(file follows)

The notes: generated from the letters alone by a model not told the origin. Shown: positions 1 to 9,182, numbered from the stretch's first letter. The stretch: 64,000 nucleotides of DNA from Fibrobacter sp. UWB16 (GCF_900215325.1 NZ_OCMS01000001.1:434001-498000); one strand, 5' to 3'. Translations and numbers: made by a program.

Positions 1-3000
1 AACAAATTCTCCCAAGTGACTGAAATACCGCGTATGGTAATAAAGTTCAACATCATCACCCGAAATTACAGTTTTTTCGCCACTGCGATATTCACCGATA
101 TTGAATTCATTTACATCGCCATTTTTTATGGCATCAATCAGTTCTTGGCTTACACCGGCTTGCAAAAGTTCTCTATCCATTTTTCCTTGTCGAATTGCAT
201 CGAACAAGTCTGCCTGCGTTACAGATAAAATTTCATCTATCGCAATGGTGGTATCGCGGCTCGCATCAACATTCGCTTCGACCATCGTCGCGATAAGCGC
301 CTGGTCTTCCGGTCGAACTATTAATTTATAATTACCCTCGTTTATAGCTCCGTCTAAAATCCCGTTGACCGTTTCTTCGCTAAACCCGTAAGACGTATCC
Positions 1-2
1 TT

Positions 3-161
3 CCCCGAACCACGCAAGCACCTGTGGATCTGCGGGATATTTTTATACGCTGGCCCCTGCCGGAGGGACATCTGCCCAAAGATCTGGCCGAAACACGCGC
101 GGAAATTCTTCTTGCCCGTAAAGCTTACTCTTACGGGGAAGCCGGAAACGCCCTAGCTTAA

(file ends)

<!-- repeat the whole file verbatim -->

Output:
The notes: generated from the letters alone by a model not told the origin. Shown: positions 1 to 9,182, numbered from the stretch's first letter. The stretch: 64,000 nucleotides of DNA from Fibrobacter sp. UWB16 (GCF_900215325.1 NZ_OCMS01000001.1:434001-498000); one strand, 5' to 3'. Translations and numbers: made by a program.

Positions 1-3000
1 AACAAATTCTCCCAAGTGACTGAAATACCGCGTATGGTAATAAAGTTCAACATCATCACCCGAAATTACAGTTTTTTCGCCACTGCGATATTCACCGATA
101 TTGAATTCATTTACATCGCCATTTTTTATGGCATCAATCAGTTCTTGGCTTACACCGGCTTGCAAAAGTTCTCTATCCATTTTTCCTTGTCGAATTGCAT
201 CGAACAAGTCTGCCTGCGTTACAGATAAAATTTCATCTATCGCAATGGTGGTATCGCGGCTCGCATCAACATTCGCTTCGACCATCGTCGCGATAAGCGC
301 CTGGTCTTCCGGTCGAACTATTAATTTATAATTACCCTCGTTTATAGCTCCGTCTAAAATCCCGTTGACCGTTTCTTCGCTAAACCCGTAAGACGTATCC
Positions 1-2
1 TT

Positions 3-161
3 CCCCGAACCACGCAAGCACCTGTGGATCTGCGGGATATTTTTATACGCTGGCCCCTGCCGGAGGGACATCTGCCCAAAGATCTGGCCGAAACACGCGC
101 GGAAATTCTTCTTGCCCGTAAAGCTTACTCTTACGGGGAAGCCGGAAACGCCCTAGCTTAA